William Barclay on Colossians

Paul speaks of the handwriting which was against us, or, the charge-list which set out our self-admitted debts. It was a note hand-signed by a debtor acknowledging his indebtedness. It was almost exactly what we call an IOU. It was a signed admission of debt and default. Men’s sins had piled up a vast list of debts to God. Further, it could be said that men quite definitely acknowledged that debt. More than once the Old Testament shows the

children of Israel hearing and accepting the laws of God, and calling down curses on themselves, if they failed to keep them (Exodus 24:3; Deuteronomy 27:14-26). And in the new Testament we find the picture of the Gentiles as having, not the written law and the written revelation of God which the Jews had, but the unwritten law in their hearts, and the voice of conscience speaking within (Romans 2: 14, 15). God blotted out, or wiped out, that charge-list and indictment. To understand that is to understand the amazing mercy of God. The substance on which ancient documents were written was papyrus, a kind of paper made of the pith of the bulrush; or it was vellum, a substance made of the skins of animals. Both were fairly expensive and certainly could not be wasted. Now ancient ink had no acid in it; it lay on the surface of the paper and did not, as modern ink usually does, bite into it. Sometimes a scribe, to save paper, used papyrus or vellum that had already been written upon. When he did that, he took a sponge and wiped the writing out. And in the ancient times it could be wiped out. Ancient ink was indelible so long as it was left alone; but because it was only on the surface of the paper it could be wiped clean way. It was wiped out as if it had never been. It is as if God, in His amazing mercy, banished the record of our sins so completely that it was as if it had never been. It was gone in such a way that not a trace remained.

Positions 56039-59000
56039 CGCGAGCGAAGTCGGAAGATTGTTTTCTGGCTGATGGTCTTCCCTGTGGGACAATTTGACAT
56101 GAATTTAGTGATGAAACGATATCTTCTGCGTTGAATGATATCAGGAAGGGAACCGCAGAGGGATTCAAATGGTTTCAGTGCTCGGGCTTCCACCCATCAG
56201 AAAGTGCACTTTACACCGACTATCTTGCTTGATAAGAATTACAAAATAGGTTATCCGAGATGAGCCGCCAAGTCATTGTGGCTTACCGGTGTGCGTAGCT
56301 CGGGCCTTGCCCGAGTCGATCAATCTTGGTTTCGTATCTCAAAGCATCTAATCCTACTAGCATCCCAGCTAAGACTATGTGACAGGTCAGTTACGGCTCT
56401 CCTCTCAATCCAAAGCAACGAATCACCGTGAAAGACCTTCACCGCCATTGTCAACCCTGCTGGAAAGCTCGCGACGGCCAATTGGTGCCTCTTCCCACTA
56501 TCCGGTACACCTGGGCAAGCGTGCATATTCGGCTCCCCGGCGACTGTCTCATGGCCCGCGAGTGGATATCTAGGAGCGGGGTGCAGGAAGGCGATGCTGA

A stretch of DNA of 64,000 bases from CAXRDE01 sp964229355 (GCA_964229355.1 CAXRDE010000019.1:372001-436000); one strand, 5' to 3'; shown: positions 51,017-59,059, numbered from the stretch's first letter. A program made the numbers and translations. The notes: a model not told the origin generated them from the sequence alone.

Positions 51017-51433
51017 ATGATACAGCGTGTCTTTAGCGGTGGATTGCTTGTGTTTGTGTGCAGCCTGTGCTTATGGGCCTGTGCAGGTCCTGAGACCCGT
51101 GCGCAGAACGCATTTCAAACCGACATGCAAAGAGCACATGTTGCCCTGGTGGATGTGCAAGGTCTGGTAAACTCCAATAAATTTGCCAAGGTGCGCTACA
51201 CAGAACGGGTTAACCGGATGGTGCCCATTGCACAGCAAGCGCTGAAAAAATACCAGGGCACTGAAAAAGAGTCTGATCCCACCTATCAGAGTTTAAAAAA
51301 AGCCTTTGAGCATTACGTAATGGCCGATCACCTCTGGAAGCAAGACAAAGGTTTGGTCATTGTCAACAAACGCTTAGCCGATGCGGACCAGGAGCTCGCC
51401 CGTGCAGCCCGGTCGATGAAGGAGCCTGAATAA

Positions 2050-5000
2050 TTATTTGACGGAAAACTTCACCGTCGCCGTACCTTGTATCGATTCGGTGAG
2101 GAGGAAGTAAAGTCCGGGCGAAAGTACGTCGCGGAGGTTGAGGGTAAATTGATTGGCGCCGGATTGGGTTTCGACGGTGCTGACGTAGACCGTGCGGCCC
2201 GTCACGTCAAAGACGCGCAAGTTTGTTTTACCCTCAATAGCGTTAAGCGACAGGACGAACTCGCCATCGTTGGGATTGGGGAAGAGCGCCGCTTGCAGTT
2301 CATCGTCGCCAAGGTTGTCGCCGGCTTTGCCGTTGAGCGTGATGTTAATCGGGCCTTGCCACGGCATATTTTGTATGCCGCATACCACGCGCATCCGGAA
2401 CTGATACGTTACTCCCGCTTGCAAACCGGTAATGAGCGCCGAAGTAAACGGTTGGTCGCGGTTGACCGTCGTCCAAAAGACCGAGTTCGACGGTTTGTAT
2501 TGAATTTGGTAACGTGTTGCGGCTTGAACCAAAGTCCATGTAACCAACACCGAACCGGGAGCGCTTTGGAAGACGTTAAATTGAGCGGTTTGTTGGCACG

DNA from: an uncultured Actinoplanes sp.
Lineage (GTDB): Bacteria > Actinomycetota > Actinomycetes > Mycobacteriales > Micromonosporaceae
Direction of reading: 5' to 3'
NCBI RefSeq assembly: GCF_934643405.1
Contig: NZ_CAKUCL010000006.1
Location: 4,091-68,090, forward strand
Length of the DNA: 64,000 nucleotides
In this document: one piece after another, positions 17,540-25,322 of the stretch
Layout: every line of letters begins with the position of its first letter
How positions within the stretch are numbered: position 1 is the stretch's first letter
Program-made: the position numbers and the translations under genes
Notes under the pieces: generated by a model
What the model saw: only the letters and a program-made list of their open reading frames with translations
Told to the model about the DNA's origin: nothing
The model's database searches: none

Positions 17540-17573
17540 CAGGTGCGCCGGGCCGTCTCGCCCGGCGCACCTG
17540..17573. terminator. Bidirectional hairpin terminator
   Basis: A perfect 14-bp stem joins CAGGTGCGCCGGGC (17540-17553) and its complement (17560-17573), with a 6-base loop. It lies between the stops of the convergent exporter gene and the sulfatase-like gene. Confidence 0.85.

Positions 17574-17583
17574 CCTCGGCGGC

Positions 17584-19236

On the Cross of Christ the indictment that was against us was itself crucified. The very indictment was, as it were, executed. It was wiped out as if it had never been; it was executed on the Cross; and it was put clean out of the way, so that it might never be seen again. Man is no longer a criminal who has broken the law and who is at the mercy of the judgment of God; man is a son who was lost and who can come home and who is wrapped around with the grace of God.